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Coordinating, Developing, and Delivering Highway Transportation Innovations

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Publication Number:  FHWA-HRT-17-117    Date:  February 2018
Publication Number: FHWA-HRT-17-117
Date: February 2018


Logo. The Exploratory Advanced Research Program's logo of a satellite over a highway-representing operating systems and reducing congestion.

The Exploratory Advanced Research Program

Knowledge Discovery in Massive Transportation Datasets


Merging Information from Disparate Sources to Enhance Traffic Safety

Exploratory Advanced Research - Next Generation Transportation Solutions

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Photograph. Vehicles travel down a wet highway in both directions.
© Gwoeii/Shutterstock.com

Broad adoption of engineering and policy advances, including air bags, highway safety barriers, and distracted driving laws, contributes to increased vehicle safety on our Nation’s roadways. Although the number of deaths and injuries from crashes decreased slightly in 2017, the number of 2017 deaths is still at a level not seen since 2007 (National Safety Council 2017). One promising avenue for reducing crashes lies in extracting and analyzing safety-related information from vast and expanding datasets related to driver behavior, vehicle performance, traffic patterns, weather, and infrastructure characteristics. Identifying and making sense of this information will require new techniques. The Federal Highway Administration (FHWA) Exploratory Advanced Research (EAR) Program is supporting research projects that can process massive amounts of transportation-related data from structured, semistructured, and unstructured datasets using open-source tools and technology. The Palo Alto Research Center, Inc. (PARC) is developing automated methods to integrate information from large unrelated datasets. CUBRC, a Buffalo, New York-based systems integration research organization, is developing a layered infrastructure to ingest, store, analyze, and display information.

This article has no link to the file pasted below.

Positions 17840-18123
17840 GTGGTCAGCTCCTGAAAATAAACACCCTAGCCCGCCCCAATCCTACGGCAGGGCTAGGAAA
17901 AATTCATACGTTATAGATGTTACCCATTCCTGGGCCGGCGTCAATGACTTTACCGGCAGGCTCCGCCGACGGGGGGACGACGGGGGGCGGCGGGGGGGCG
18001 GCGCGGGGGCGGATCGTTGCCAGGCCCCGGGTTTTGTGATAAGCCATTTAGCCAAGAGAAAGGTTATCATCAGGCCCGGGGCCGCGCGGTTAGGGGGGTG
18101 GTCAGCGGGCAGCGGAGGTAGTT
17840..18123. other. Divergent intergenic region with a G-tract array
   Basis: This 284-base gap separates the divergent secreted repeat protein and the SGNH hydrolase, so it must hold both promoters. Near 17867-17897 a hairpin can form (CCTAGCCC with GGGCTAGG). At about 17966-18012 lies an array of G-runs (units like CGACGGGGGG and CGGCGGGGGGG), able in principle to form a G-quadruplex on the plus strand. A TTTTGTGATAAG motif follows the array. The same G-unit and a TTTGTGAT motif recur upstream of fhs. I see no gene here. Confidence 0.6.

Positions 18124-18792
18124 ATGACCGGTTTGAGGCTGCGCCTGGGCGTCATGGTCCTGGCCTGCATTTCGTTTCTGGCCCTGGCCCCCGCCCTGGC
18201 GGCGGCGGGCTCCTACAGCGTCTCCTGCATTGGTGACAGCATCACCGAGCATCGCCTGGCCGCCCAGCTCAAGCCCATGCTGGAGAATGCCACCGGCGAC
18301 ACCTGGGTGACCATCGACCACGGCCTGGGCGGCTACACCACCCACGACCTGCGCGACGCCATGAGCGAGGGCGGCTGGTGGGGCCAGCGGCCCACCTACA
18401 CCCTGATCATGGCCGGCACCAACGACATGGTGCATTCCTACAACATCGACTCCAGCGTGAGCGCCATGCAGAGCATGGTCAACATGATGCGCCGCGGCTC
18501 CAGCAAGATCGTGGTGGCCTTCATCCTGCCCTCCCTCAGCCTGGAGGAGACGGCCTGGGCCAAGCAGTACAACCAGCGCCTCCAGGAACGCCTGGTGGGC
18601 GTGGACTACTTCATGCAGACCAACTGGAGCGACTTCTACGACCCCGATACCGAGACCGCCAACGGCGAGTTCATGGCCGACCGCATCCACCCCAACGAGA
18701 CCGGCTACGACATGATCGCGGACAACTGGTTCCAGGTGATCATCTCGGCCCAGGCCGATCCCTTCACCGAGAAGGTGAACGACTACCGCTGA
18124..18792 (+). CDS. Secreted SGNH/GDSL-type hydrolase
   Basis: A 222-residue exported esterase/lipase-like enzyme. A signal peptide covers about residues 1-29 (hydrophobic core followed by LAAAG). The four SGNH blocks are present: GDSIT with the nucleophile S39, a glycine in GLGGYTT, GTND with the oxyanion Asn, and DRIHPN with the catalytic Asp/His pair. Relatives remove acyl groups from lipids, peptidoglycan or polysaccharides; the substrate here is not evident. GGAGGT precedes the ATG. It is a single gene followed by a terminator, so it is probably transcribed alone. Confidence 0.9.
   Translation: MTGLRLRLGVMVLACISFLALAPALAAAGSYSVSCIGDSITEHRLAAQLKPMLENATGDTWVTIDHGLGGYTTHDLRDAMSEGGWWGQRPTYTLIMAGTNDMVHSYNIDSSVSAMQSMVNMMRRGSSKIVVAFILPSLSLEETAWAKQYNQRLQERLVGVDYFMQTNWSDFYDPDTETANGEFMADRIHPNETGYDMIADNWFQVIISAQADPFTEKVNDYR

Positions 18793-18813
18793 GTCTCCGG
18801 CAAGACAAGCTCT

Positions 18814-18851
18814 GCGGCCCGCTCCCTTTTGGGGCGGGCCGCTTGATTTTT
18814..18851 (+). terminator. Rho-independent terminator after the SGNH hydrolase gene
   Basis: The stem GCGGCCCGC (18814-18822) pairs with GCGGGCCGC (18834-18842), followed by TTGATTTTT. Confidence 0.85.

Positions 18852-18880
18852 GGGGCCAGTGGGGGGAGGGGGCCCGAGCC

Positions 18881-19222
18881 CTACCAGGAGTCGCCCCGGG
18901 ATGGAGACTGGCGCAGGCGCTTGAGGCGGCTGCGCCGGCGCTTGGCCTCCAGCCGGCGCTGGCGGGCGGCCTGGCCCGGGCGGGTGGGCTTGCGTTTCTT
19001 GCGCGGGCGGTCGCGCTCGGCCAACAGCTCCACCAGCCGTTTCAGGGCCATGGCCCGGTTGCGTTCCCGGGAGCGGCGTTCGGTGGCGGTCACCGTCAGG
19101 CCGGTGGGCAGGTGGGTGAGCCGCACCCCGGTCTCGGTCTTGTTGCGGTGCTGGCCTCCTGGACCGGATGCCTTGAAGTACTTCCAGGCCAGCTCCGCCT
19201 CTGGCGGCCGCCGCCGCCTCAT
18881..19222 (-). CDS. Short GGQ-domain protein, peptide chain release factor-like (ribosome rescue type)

Acquiring and Compiling Big Data for Traffic Safety

For decades, traffic safety researchers have developed and expanded datasets that describe human behavior, vehicle conditions, and other contextual information related to highway crashes. FHWA’s Highway Safety Information System (HSIS) compiles quality data on accident, roadway, and traffic variables collected by States for managing highway systems and studying safety. The second Strategic Highway Research Program (SHRP2) includes a naturalistic driving study (NDS), a resource that includes trip summary records describing more than 3,400 drivers and vehicles involved in roughly 36,000 baseline driving events, including crashes and near-crashes. A related SHRP2 Roadway Information Database (RID) contains detailed information about NDS trips on the most frequently traveled roadway sections, including roadway curvature, number and type of lanes, intersections, guardrails and barriers, and lighting.

Other sources of information, such as Clarus roadway-weather data and video logs that capture roadway features and characteristics, can provide important data related to traffic safety. “Merging traffic-related information from disparate sources makes it possible to detect safety issues that might not be identified by looking at traditional datasets only,” says Ana Maria Eigen of FHWA’s Office of Safety Research and Development. EAR Program-supported researchers at PARC are developing automated machine learning methods that will replace slower manual methods to extract, clean, and restructure data. PARC is using video, radar, and still photography information gathered at Chicago intersections. Tools developed through this project will be refined for use with similar data-rich traffic information resources.

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